However, along with the withdrawal, the consumer must return the purchased goods to the entrepreneur without undue delay. On the other hand, the entrepreneur is obliged to return the money back to the consumer within 14 days of the withdrawal in the same manner as it was received from the consumer. The cost of transporting the goods from the consumer to the entrepreneur is fully borne by the consumer, but this obligation is subject to the consumer being notified of this fact. The consumer cannot withdraw, for example, from a contract on the provision of services if the services have been performed with the consumer’s prior express consent (e.g. hairdresser’s services), on the delivery of goods customised to the consumer (e.g. engraving the consumer’s initials on a product), on the delivery of perishable goods (e.g. preparation of sandwiches for a company event), etc. This is because such withdrawal would be considered unreasonable towards the entrepreneur in these statutory cases.


In the event the goods are defective (i.e. do not meet the quality or quantity, have hidden defects, etc.), you can of course file a complaint. However, sellers often try to outsmart the consumer by using various “tricks” to either discourage the consumer from making a complaint or at least make it more difficult for the consumer. These practices include, for example, the necessity to present a warranty certificate and additional conditions for making a complaint (e.g. delivery in the original box), extending the time limit for complaint processing with regard to holidays in summer, paying the costs associated with the complaint, etc.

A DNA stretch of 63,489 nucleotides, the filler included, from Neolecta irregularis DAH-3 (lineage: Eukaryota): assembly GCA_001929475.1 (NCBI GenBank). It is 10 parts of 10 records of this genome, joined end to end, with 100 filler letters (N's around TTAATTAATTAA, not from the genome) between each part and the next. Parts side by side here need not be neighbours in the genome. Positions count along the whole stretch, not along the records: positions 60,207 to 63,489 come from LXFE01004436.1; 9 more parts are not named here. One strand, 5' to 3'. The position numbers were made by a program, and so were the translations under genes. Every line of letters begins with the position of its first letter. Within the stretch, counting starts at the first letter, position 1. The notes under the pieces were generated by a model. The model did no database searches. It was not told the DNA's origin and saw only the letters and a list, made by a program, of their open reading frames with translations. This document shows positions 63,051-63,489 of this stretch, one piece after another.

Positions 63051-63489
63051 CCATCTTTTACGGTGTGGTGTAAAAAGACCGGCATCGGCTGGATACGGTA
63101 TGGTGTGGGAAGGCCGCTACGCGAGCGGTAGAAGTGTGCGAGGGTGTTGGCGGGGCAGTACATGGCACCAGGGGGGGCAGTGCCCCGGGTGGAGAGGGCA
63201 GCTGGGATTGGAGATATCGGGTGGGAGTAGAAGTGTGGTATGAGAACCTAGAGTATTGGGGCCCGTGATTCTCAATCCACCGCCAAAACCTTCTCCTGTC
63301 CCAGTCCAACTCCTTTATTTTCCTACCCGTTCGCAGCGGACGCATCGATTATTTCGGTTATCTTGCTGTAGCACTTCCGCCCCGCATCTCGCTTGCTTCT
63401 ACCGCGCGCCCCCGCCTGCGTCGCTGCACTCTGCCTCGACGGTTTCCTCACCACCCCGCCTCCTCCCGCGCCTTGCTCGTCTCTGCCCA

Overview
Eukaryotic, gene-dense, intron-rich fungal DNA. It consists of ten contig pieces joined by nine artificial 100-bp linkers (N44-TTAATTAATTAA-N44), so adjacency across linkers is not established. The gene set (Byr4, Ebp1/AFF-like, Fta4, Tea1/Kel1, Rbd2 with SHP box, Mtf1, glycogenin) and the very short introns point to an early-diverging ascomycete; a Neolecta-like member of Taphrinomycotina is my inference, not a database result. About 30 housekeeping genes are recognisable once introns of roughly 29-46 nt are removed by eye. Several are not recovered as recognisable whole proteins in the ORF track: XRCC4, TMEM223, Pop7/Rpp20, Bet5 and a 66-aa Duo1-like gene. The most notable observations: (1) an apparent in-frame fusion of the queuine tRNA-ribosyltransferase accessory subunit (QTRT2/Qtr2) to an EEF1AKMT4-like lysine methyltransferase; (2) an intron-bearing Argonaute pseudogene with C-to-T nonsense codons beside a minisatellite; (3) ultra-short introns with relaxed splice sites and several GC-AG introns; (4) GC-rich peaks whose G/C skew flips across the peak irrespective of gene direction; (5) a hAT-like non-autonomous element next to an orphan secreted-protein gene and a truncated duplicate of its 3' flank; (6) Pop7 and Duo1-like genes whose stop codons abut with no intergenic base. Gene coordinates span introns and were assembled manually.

The fact is that warranty certificates are not much used today, and if so, it is only for higher value items. Remember that as a consumer, you are only obliged to prove where and when you bought the goods and you do not need a warranty certificate to do this; for example, an invoice for the purchased goods is sufficient. As for any additional conditions, the entrepreneur will not succeed here either because he is obliged to inform the consumer about the application of these conditions in advance, not only when a complaint is made. The consumer protection legislation also stipulates non-exceedable time limits for the settlement of complaints and grants the consumer the right to be reimbursed for the costs reasonably incurred in connection with the complaint.